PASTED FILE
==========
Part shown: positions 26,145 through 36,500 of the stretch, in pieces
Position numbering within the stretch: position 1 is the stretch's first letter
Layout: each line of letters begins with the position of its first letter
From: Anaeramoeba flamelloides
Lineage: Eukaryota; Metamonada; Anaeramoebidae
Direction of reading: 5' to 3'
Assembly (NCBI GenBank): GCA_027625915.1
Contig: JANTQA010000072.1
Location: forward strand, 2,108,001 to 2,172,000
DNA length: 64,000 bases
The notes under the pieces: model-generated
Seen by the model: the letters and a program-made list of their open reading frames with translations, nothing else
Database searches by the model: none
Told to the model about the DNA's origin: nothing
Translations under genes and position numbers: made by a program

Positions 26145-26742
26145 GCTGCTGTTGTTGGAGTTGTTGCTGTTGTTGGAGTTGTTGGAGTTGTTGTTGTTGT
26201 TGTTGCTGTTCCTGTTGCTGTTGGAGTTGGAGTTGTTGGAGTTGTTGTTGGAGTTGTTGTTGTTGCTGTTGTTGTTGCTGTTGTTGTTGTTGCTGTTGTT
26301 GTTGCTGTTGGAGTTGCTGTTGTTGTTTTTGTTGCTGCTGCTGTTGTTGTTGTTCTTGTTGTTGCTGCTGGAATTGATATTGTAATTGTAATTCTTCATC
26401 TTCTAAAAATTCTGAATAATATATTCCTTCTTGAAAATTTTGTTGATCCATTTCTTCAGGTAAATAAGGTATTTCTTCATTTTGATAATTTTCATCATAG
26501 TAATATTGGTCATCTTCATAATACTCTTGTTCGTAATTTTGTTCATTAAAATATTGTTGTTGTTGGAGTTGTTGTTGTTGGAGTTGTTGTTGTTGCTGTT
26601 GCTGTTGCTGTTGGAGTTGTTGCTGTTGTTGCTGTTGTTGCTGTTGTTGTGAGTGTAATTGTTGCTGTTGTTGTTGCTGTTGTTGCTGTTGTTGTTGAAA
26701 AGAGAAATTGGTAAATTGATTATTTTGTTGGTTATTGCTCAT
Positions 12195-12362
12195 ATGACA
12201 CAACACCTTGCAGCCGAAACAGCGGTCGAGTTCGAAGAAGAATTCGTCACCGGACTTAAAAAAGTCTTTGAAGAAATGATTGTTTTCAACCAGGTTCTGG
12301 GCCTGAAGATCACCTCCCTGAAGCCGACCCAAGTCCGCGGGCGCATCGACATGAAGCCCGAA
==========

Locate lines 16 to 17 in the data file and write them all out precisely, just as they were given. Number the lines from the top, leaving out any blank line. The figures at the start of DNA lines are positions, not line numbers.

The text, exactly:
Positions 26145-26742
26145 GCTGCTGTTGTTGGAGTTGTTGCTGTTGTTGGAGTTGTTGGAGTTGTTGTTGTTGT